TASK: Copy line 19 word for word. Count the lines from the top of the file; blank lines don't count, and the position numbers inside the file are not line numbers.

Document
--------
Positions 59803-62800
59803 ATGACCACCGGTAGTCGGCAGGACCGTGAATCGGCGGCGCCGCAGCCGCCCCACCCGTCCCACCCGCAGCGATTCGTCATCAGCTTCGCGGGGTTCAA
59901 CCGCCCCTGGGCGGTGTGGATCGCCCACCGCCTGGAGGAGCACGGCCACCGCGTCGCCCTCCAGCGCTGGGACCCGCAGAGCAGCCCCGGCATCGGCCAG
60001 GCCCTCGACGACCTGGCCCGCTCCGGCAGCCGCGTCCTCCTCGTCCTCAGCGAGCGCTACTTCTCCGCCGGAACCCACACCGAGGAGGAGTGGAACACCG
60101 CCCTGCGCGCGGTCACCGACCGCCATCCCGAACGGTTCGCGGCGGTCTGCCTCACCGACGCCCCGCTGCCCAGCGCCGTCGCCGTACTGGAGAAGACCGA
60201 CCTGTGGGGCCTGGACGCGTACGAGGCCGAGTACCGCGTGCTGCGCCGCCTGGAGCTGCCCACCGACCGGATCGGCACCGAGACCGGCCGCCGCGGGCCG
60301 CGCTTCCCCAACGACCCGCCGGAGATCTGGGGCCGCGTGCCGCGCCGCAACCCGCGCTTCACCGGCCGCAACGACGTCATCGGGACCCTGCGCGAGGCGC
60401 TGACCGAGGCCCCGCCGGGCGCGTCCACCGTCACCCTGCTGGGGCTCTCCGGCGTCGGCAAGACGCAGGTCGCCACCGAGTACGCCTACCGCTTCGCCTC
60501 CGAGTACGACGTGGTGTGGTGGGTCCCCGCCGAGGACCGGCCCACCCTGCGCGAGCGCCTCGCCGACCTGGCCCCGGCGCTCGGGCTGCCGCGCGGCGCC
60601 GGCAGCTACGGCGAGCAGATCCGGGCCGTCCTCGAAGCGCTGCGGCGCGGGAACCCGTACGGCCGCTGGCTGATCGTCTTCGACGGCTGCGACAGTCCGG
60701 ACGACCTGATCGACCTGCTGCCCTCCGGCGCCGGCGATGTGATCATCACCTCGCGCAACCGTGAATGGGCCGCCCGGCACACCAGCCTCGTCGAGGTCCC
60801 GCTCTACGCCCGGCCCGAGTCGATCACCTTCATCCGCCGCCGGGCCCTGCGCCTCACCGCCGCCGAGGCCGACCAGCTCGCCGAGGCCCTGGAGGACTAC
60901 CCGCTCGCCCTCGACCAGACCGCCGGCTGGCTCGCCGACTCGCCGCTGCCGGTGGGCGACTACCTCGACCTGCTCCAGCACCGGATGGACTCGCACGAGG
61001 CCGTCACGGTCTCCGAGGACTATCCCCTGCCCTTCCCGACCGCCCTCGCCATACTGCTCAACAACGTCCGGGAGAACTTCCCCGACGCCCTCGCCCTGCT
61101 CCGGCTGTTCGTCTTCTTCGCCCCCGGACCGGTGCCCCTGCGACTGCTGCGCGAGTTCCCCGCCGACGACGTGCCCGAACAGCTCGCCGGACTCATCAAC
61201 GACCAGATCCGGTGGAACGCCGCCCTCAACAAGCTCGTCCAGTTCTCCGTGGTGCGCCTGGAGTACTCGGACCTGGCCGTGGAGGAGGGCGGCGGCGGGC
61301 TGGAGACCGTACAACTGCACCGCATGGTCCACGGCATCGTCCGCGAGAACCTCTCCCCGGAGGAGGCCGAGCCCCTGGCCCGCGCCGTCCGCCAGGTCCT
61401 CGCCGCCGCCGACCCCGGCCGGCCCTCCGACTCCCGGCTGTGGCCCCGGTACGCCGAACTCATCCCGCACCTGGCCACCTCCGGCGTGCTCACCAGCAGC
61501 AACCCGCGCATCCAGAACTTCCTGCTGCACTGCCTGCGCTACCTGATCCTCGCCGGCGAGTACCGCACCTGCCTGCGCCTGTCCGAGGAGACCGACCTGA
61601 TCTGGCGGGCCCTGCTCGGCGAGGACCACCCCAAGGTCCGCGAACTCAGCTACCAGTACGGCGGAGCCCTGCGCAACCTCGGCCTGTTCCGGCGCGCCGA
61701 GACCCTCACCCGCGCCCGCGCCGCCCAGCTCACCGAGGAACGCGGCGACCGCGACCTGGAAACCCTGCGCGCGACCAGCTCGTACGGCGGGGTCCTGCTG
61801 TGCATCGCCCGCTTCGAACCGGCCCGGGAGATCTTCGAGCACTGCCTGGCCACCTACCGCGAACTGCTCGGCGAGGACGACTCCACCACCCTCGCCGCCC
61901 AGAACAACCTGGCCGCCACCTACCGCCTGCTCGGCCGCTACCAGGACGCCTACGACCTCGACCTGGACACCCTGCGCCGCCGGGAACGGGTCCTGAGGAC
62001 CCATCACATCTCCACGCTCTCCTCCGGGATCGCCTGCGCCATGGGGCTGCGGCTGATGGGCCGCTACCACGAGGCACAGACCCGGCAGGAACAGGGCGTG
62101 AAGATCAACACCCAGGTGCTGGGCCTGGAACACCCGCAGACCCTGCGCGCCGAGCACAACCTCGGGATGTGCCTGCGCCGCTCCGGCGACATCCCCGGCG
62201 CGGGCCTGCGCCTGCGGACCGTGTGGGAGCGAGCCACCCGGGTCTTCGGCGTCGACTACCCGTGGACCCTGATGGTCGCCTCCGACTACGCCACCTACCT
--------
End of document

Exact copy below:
61501 AACCCGCGCATCCAGAACTTCCTGCTGCACTGCCTGCGCTACCTGATCCTCGCCGGCGAGTACCGCACCTGCCTGCGCCTGTCCGAGGAGACCGACCTGA